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February 4, 2004

More money sought for Baxter Compensation Authority

From: Portland Maine Press Herald, ME - Feb 4, 2004


AUGUSTA, Maine — Legislative budget writers heard pleas Wednesday for a renewal of funding to the Baxter Compensation Authority, saying payments to victims of abuse at Maine's school for the deaf had exhausted an initial allocation.

To date, compensation has been awarded to about one-third of 240 registered claimants, with total payments pegged at slightly more than $5 million.

Lawmakers originally earmarked $6 million for administration and compensation.

"It was clearly understood by supporters and legislators involved in the creation of the law that the $6 million would not meet the full compensation demand, but felt the amount would be enough to establish the program and begin the compensation process," the authority's program director, John Shattuck, said in testimony prepared for the Appropriations Committee.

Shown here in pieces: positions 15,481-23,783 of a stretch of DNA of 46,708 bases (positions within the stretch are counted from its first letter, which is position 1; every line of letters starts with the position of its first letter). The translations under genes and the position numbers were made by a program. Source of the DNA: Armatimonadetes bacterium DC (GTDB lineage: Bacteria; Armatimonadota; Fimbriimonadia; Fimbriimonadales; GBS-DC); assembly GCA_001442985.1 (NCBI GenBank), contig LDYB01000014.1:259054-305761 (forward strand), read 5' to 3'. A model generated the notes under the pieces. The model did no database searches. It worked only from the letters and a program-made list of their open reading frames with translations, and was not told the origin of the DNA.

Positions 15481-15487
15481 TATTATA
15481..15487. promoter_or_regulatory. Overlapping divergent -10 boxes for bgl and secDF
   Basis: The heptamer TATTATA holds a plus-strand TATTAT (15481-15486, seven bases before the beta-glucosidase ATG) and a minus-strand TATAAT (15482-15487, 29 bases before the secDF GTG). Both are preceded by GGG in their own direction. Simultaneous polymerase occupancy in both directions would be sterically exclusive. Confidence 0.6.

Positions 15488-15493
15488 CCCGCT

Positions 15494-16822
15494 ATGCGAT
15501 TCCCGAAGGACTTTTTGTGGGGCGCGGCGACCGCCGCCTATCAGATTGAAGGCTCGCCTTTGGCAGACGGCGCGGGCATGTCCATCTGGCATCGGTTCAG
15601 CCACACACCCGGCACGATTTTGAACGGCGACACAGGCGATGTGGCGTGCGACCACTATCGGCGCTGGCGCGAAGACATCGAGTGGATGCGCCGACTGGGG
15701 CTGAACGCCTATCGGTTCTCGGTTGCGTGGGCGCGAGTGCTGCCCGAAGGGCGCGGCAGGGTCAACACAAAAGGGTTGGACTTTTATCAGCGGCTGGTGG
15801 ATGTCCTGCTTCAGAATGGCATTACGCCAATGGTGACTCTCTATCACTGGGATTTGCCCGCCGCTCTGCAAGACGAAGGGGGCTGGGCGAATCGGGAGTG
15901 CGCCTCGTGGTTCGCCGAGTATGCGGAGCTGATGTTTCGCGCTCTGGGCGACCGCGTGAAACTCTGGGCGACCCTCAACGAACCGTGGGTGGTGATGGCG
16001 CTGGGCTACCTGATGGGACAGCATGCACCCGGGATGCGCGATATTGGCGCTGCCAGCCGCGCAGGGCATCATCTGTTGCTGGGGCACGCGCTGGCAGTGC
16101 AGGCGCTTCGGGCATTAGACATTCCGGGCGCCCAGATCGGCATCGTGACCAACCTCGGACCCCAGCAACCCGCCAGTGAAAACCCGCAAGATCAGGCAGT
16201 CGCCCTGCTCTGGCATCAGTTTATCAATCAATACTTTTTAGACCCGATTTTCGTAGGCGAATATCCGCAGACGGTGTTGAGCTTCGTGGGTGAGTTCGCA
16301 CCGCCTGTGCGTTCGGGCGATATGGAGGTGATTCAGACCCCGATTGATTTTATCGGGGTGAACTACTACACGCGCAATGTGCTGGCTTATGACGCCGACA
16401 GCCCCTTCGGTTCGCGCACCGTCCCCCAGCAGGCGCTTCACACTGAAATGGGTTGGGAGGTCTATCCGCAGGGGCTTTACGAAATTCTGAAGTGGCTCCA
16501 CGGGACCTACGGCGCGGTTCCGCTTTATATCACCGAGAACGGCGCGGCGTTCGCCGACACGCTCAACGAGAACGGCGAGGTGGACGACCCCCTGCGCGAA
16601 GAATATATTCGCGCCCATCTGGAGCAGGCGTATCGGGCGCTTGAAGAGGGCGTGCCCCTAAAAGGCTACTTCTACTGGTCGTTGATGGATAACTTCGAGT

A new bill seeks an additional $6 million. It comes at a time when state lawmakers and the Baldacci administration have just completed work of a $109 million budget-balancing package for the current fiscal year and are looking toward a similar task to cover a potential shortfall in fiscal 2005.

Of 94 claims that have been reviewed so far, 91 claimants were found eligible for compensation. Awards range from $25,000 to $60,000 to $100,000.

Submitting copies of his testimony to the Appropriations panel, Shattuck included pictures of students whom he said had been victims of abuse at the Baxter school.

"It was children whose lives were stolen," Shattuck said. "There is some justice served in the award of compensation, but these former students will never retrieve the promise of the lives of those children you see in those pictures."

Sign language translators relayed the public hearing testimony through the crowded committee room.

"Six million dollars is a tremendous amount of money, and everyone understands that for the state to find $6 million at this time would be very painful," Shattuck said.

"With all due respect," he added, "it should be painful. It should be so painful as to never let us forget, and never allow this to happen to any of our children again."

Several lawmakers, hearing and testifying for the bill, raised and acknowledged questions about the level of administrative costs within the program, which began accepting applications for claims in October 2002.

©Copyright 2004 Associated Press. All rights reserved.